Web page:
FALMOUTH — Concerned about the impact of pesticides on both the environment and human health, the town’s Conservation Commission is proposing new rules that would require applicators to register and file an annual usage report.

The Falmouth Conservation Commission is asking the town to implement new rules that would require pesticide applicators to register and provide an annual usage report. Courtesy

The new ordinance, which would also include fertilizer applications, would be accompanied by an education and outreach campaign to target both property owners and landscaping professionals.

Kimberly Darling, Falmouth’s sustainability coordinator, said the commission hopes to bring the proposal to the council for its review later this month or early December.

The Conservation Commission was first tasked with finding the best ways to limit local pesticide use about three years ago. Members have been reviewing data and scientific studies that link pesticides to everything from decreased water quality to short- and long-term effects on human health.

In 2017, Nancy Lightbody, co-chair of the commission, said about two dozen communities in Maine had already enacted rules that either restrict or ban the use of pesticides. At the time, the Town Council made addressing pesticide use a high priority, but the Conservation Commission wanted to ensure it gathered all the necessary information and got input from stakeholders before making any final recommendations, Lightbody said then.

Darling said the Falmouth proposal mirrors state law, which requires commercial pesticide applicators to be licensed and register their applications, as well as provide the state with an annual usage summary.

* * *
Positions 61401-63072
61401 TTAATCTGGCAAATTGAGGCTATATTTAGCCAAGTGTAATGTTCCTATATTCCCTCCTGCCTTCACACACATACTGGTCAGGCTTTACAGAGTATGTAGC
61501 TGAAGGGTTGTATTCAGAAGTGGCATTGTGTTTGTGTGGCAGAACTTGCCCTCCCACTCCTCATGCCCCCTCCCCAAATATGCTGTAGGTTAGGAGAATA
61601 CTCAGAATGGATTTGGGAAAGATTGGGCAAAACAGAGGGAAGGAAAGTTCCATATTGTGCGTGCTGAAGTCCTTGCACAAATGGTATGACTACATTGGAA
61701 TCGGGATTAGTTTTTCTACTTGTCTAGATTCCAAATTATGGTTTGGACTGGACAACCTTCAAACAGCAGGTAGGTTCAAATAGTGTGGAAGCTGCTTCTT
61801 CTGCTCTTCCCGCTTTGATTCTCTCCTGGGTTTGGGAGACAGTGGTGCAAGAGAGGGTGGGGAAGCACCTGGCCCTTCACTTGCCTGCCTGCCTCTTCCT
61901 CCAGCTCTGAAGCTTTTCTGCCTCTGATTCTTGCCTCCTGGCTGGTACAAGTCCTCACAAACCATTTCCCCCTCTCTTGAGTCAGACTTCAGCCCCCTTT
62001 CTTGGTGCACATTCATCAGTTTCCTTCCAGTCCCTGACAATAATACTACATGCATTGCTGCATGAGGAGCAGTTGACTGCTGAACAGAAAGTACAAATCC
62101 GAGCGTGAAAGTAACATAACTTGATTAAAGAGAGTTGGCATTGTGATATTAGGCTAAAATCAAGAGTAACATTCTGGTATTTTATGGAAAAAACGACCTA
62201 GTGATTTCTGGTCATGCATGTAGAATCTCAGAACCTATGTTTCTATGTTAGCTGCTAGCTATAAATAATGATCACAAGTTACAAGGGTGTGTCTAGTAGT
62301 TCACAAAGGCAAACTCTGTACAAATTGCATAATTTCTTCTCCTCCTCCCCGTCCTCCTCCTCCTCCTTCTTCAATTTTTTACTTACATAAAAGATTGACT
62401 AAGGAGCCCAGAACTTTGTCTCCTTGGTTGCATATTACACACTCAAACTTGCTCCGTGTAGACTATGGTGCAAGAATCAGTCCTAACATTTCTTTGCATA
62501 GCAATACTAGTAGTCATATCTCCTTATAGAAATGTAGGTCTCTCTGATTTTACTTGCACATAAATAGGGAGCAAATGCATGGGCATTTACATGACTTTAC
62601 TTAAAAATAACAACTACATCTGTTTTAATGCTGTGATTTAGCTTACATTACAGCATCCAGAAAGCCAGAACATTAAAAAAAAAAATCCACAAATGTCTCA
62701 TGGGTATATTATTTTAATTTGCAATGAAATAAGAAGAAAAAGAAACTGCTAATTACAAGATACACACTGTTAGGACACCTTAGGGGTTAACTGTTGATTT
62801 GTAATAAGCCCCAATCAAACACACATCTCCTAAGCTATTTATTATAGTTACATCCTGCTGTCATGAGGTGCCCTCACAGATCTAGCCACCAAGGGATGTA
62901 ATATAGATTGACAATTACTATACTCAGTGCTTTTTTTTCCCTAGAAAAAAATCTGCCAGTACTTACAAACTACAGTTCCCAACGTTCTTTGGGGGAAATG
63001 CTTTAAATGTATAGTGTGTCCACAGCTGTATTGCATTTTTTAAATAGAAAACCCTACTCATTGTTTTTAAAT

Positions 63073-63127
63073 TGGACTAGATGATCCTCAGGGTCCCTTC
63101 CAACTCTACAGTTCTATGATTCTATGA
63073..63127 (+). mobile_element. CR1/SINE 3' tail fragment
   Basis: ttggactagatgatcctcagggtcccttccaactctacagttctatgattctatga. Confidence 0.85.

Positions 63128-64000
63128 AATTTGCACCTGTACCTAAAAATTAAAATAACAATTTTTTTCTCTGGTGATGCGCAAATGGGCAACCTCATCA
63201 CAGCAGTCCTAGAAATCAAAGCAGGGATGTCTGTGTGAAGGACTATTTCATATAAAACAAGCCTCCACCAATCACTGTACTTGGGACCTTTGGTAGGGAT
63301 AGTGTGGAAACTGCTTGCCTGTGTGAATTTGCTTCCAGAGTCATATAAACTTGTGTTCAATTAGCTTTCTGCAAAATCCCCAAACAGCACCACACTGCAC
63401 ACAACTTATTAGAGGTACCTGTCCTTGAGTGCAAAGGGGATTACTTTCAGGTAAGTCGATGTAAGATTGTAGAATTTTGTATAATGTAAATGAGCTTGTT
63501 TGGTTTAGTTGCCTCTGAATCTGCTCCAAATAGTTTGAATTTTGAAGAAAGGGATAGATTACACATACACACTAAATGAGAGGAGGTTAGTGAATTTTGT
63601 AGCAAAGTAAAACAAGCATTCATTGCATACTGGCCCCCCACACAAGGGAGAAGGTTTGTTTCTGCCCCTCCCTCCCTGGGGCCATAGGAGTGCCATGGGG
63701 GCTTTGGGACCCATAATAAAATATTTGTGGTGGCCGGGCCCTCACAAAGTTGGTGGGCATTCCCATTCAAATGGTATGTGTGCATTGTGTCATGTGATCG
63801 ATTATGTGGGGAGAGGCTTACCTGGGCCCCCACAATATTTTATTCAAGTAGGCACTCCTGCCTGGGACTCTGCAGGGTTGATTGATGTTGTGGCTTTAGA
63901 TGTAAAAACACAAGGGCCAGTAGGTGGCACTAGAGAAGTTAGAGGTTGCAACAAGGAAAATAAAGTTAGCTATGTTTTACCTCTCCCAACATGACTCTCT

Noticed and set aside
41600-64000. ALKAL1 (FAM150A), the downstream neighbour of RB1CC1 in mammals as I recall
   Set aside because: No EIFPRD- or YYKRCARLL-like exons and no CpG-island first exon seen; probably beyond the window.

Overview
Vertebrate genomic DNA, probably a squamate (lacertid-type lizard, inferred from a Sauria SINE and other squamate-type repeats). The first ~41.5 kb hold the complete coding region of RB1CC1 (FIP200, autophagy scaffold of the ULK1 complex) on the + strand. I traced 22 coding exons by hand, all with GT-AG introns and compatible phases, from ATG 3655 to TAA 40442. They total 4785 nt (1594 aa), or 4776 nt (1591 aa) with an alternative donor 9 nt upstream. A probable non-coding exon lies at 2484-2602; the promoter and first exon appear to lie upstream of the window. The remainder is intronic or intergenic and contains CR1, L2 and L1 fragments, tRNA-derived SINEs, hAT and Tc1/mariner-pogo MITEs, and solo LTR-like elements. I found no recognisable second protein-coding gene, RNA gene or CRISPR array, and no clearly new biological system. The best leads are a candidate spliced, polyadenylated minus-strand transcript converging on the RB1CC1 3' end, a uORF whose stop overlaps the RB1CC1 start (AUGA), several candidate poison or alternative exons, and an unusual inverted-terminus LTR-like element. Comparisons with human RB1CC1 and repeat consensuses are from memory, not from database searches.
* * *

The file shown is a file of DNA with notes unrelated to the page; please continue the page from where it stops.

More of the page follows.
“We are asking for that same information, in the same format, and by the same date, but specific to Falmouth,” Darling said this week. She also said the Conservation Commission hopes to extend the requirements to fertilizer, as well.

As it stands, there are no licensing or reporting requirements in place for the application of fertilizer, “which is why we are still working on that piece of the ordinance. It would be a short-sighted decision not to address both of these topics” at once.

Darling said the commission has also hired a consultant to help with the education campaign, which would include a combination of social media, mailings, updates on the town’s website and yard signs.

The commission is not trying to tell people they can’t use pesticides or fertilizers, Darling said, but that they can still maintain “a healthy, beautiful yard without excessive use.”

“We understand that pesticides are tools when used correctly,” particularly when it comes to combating invasive species, from browntail moths to Eurasian milfoil.

As with any ordinance, the key will be enforcement. But, Darling said, since the proposal is “data-driven,” she hopes that will make the new rules more acceptable.


Megan Patterson, director of Maine’s Board of Pesticides Control, said this week that requiring commercial pesticide applicators to register and be licensed helps ensure the materials are used properly and in a “manner that is responsible and effective.”

Patterson also said the state’s licensing rules ensure that applicators are competent, requiring them to pursue continuing education credits to remain licensed and up-to-date on all the research, new technology and new regulations. Topics could include everything from emerging pests and integrated pest management to alternative methods of keeping lawns and gardens healthy.

Patterson said individuals can ask to be notified of pesticide applications within a certain distance of their property.

She said the Board of Pesticides Control website has information on common Maine pests and the use of integrated pest management to yardscaping tips, which the public can use to evaluate their landscapers.

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